Warm felt slippers for cold winter feet

felt_cow_slippers-1

In 2009 I visited Nepal for the first time. I had decided to take a few months to travel and volunteer, and instantly fell in love with the place – it became home for a while, and I have gone back every year since.

During one of my visits, I met Ramji, a local business man, who makes felt slippers from his home workshop in the Kathmandu Valley.  I was just about to open Little Beach Boutique and thought the slippers he made were the cutest thing I had ever seen and would be a perfect addition to the shop.  Each pair is made with natural wool, made by hand from start to finish and dried naturally in the sun.

I soon put in an order for some slippers – sheep, tigers and mice, and on recent visits, we have been coming up with ideas together.  In January, I returned to go trekking, and we came up with some new designs – donkeys, cows, dogs and cats.

They took a while to arrive this time, as it has been a long, cold winter in Nepal and there haven’t been many warm sunny days.  But last friday, after going home from the shop early, feeling frozen by our relentless winter, they had arrived – so I put on a pair instantly! Happy feet…

Felt_dog_slippers-2
So now I don’t really mind if the cold continues for a while, as I have these to choose from…
donkey_felt_slippers-3
cat_felt_slippers-4
Blogging from her gift shop, Little Beach Boutique, Suzanne writes about art, craft and making glass, running a small business and living by the sea.
Advertisements

Making Waves with Glass

Making-Waves-with-Glass-image1

I’ve always loved making things.  When I was younger, my best friend and I used to get the train to Brighton to scour flea markets for discarded necklaces and solitary earrings that we could break up and re-form, and scan each tiny wooden tray in the bead shop on Sydney Street with a basket to fill with charms, wires and findings.  We’d sell our eclectic creations to the people on our road and give the money we made to various good causes.  I’ve still got the letters from local charities thanking us for the ‘generous’ sums of up to about £7.00 which raised on their behalf!

I first tried my hand at fusing glass a few years ago after doing a weekend workshop at the Open Studios on Brighton Beach.  After renting a studio space for a few months, I bought myself a kiln and turned my spare room into a space in which I could tinker to my heart’s content.  I’d put different items in the kiln to see what happened.  I’m certainly no scientist, but I can appreciate whatever alchemy occurs when the lid is closed and the heat is turned up. When glass melts and re-forms, something entirely new happens.  Colours transform and merge, shapes soften and bubbles appear, rusty coppers turn a sheer blue.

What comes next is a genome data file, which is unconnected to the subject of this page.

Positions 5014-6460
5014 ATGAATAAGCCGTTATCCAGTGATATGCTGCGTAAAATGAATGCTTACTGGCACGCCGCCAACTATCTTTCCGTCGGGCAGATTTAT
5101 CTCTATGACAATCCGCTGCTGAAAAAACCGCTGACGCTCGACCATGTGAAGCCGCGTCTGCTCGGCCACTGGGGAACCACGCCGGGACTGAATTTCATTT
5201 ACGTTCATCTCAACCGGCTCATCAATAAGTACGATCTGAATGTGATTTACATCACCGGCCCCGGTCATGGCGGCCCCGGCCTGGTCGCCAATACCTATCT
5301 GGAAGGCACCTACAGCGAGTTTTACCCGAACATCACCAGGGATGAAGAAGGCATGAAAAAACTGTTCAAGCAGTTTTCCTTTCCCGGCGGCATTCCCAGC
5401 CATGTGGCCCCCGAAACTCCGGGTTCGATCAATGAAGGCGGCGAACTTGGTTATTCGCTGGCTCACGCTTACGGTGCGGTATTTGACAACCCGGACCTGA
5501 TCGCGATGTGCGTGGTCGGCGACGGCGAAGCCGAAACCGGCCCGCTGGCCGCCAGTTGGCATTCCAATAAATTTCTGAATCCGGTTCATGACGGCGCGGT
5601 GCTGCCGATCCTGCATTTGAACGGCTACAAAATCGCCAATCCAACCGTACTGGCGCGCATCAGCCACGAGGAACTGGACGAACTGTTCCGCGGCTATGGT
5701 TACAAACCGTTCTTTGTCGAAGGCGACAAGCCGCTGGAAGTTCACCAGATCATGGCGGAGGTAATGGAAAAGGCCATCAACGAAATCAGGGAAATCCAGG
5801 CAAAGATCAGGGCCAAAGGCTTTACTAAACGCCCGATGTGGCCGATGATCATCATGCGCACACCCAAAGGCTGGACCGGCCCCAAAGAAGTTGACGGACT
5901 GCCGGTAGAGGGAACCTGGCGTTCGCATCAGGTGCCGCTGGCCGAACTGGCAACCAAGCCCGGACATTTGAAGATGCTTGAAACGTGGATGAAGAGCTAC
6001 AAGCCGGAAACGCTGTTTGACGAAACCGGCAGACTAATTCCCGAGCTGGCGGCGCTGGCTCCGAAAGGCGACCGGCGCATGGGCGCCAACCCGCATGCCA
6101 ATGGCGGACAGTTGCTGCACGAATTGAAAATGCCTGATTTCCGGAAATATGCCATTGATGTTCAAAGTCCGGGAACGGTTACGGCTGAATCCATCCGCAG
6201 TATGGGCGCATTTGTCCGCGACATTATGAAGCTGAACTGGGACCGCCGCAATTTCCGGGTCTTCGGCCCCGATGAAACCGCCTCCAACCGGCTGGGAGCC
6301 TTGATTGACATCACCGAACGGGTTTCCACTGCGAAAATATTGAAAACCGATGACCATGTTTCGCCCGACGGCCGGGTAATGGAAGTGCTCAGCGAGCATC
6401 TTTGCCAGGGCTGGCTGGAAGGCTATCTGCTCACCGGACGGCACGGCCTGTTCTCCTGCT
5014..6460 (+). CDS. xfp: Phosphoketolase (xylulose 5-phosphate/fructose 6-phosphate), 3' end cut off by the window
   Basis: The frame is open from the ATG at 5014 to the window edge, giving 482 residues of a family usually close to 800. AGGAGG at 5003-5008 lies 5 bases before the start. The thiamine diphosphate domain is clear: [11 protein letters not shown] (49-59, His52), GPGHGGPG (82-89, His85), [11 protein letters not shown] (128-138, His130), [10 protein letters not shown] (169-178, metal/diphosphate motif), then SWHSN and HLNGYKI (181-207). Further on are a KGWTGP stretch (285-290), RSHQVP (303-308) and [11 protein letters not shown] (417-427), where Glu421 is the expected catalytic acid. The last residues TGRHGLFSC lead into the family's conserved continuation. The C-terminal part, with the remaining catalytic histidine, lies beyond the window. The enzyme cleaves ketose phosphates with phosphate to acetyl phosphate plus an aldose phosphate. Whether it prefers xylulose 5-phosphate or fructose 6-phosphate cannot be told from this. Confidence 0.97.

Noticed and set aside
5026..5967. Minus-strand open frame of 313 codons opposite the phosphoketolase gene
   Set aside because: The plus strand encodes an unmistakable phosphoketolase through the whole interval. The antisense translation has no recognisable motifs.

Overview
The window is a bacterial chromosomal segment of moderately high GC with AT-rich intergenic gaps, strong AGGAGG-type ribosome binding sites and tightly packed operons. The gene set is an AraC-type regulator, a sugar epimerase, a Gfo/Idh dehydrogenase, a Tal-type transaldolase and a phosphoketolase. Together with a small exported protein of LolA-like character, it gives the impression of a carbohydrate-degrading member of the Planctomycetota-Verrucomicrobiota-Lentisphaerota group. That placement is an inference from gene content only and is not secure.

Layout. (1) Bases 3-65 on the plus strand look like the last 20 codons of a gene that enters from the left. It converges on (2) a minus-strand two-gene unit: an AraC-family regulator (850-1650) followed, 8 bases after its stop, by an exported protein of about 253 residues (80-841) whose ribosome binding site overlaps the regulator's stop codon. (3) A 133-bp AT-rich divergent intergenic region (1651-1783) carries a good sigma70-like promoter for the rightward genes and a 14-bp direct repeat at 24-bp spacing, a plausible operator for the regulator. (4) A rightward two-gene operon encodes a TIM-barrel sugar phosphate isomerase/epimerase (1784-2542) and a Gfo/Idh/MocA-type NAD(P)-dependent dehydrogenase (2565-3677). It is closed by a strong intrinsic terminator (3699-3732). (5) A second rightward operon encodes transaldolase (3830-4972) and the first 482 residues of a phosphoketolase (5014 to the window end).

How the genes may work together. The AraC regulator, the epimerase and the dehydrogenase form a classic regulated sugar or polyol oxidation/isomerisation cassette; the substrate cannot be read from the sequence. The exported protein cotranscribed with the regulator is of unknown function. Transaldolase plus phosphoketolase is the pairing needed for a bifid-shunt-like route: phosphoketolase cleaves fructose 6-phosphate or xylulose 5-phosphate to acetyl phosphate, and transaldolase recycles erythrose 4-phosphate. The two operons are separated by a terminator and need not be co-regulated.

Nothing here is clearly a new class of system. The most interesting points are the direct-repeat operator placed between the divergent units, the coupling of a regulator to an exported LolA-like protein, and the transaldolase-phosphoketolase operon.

Quite naturally, the glass I started making seemed to be a reflection of my surroundings -frothy blue waves, though, in reality they are often a lot more grey in Brighton!

Making-Waves-with-Glass-image2

The piece above is made with two sheets of 3 mm Clear Base , 2mm Bullseye Turquoise Glass, White Opal Stringers, White Opalescent Medium Frit, Copper Leaf and Bicarbonate of Soda.

Lay 2-3 sheets of copper foil onto a sheet of clear base glass, overlapping if you want darker blue in some places.  Scatter small amounts of bicarbonate of soda on to the foil -use no more than a couple of pen-tip sizes in any one place, or the bubble could burst!  Lay the second piece of clear glass on top,  making sure the edges meet.

Cut waves & arcs into Turquoise Glass and lay on top on the clear glass in your chosen arrangement.  Then scatter generously with Frit and Stringers.  Fire to a maximum of 780*C.  Bullseye have a great firing schedule on their website http://www.bullseyeglass.com.

Enjoy!

Blogging from her gift shop, Little Beach Boutique, Suzanne writes about art, craft and making glass, running a small business and living by the sea.

First Post from Little Beach Boutique

first-post-from-little-beach-boutique-image1

I thought it was a good time to start a blog today. Spring is in the air and crisp sun shines on Brighton Beach. The first school groups of the year are pacing the pebbles with ice cream, teasing the seagulls with their discarded cones and packed sandwiches and are daring each other to dip a toe in the sea. The carousel has just been reassembled after a winter of attentive maintenance. It always signifies the start of summer and it always seems to rain when they do it.

I’m sitting in my shop in the Artist’s Quarter on Brighton Beach. It’s a former fisherman’s arch that I opened as a shop with my friend Alice nearly two years ago. I am a crafter- a glass maker mainly. It happened quite accidentally. For years I worked as a support worker for women fleeing domestic violence and abuse. Glass was a lovely distraction and suddenly it seemed an option to turn my hand to it full time.

So for nearly a year now, I have been self-employed as a shop-keeper and glass maker. I had my doubts at first about the sanity of the decision to walk away from a reliable income to pursue a career based on a hobby, almost totally reliant one the the most unpredictable of forces – the weather – to bring footfall, during a period of seemingly endless economic gloom. But a year later I am sitting here looking out from my shop onto the beach on this spring day thinking it was exactly the right thing to do.

The shop is called Little Beach Boutique. I’ll be writing all about it in this blog, alongside all the things I love about living in Brighton and being by the sea.

View our gorgeous range of products and buy online at our website

www.littlebeachboutique.com